January 5, 2018

Teacher’s note: Students at Interlochen Arts Academy come to study arts in seven different arts areas, in addition to taking a traditional high school science, math and humanities curriculum. This blog post represents the work of two students; one, a creative writing major, and the other a music major. Both pieces were written over the course of Spring Semester 2017 through Fall Semester 2017. Very soon, we will begin restoring the beautiful red pine plantation forest on Riley Road on the Interlochen campus. This first step involves thinning the forest of 100+ trees so that new, native tree species can be re-introduced and the forest can evolve. Over the past few months, our students have been exploring the ecological considerations necessary to take this step, and documenting what is necessary for the forest restoration. Having spent more than half our class periods out at the Riley Road forest site, the forest itself has become our second classroom.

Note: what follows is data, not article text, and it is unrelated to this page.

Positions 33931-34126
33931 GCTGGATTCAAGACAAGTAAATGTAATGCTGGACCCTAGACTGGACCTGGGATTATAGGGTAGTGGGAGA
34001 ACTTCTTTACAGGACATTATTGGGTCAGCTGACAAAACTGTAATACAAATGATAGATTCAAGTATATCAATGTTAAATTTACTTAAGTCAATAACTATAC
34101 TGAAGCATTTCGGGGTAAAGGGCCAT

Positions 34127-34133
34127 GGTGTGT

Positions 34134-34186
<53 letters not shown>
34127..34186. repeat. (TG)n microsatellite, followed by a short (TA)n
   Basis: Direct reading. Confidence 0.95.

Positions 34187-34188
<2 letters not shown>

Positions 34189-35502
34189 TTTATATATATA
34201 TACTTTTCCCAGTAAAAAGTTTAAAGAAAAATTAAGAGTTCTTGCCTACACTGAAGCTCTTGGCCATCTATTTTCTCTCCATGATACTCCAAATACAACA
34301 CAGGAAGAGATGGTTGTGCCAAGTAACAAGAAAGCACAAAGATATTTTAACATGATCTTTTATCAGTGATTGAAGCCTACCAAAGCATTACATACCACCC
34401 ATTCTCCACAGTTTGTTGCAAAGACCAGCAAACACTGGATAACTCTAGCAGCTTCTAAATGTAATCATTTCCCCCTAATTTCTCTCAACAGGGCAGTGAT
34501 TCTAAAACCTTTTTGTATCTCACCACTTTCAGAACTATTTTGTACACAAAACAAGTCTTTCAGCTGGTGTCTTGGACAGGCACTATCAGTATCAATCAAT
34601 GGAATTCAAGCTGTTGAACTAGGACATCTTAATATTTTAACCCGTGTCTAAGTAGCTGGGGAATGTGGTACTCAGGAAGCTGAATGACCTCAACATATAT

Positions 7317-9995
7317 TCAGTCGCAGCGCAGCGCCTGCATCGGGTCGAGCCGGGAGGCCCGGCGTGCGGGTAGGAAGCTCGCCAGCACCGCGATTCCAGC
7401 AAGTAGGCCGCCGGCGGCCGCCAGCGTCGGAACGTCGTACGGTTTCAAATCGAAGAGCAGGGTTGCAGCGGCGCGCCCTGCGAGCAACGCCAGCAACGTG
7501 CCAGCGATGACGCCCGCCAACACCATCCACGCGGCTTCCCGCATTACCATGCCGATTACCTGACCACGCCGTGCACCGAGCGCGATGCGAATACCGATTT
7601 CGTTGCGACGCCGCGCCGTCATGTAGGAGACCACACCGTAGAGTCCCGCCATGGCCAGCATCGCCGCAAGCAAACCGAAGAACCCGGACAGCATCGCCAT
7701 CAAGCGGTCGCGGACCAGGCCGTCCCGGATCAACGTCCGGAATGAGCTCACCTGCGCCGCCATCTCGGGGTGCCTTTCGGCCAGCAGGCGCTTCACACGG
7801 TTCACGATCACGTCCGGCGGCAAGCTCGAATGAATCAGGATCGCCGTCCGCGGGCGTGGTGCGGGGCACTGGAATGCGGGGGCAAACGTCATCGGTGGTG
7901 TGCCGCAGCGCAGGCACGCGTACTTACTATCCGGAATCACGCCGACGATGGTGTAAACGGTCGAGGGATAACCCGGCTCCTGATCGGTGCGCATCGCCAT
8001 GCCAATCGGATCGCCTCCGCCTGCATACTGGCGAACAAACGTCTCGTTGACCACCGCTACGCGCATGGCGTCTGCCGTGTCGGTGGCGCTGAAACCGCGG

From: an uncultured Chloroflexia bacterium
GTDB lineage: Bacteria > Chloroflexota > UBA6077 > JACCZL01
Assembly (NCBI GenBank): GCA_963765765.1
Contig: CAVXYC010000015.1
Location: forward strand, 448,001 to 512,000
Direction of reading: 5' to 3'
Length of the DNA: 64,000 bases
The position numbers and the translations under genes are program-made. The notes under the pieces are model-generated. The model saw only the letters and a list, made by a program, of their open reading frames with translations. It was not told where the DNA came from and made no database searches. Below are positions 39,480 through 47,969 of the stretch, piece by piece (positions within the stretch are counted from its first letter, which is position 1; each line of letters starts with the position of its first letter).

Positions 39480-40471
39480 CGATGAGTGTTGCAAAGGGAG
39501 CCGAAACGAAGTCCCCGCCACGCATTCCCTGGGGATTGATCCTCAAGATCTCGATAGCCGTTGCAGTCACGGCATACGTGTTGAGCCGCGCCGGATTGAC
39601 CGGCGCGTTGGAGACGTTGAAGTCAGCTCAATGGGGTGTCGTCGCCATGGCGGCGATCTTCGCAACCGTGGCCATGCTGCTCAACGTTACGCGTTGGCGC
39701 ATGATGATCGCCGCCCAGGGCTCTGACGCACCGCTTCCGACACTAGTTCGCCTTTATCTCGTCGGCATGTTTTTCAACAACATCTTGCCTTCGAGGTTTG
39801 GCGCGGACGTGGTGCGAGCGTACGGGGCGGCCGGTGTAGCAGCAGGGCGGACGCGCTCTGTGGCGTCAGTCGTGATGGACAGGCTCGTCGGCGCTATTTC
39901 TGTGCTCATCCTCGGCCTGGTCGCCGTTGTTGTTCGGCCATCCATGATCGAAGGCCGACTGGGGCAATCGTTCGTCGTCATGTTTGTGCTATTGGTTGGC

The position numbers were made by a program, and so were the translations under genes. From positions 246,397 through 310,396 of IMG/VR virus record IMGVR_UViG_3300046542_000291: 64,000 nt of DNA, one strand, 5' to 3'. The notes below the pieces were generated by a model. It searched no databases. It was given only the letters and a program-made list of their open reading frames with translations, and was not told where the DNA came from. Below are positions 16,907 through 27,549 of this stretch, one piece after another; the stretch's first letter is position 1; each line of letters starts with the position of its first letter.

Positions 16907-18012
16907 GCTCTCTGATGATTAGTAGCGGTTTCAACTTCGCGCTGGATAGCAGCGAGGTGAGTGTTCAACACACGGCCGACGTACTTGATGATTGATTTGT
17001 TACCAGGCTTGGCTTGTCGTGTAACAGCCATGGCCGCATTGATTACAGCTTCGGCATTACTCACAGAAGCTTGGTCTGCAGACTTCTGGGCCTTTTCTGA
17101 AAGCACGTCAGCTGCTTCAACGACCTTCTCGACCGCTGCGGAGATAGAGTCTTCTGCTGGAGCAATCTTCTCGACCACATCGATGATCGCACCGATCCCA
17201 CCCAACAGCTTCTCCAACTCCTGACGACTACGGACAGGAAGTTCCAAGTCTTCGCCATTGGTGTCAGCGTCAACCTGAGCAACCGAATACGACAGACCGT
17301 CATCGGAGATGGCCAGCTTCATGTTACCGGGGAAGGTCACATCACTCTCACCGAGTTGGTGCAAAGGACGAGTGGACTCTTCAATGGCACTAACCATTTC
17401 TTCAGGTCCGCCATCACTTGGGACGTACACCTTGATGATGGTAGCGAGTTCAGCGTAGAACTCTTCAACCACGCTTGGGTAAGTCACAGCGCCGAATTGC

Ari, creative writing major: To return the mature pine plantation on Interlochen’s campus to a natural, healthy state, the Interlochen community needs to address several ecological issues. These issues are soil quality, biodiversity and the amount of carbon stored in plantation trees.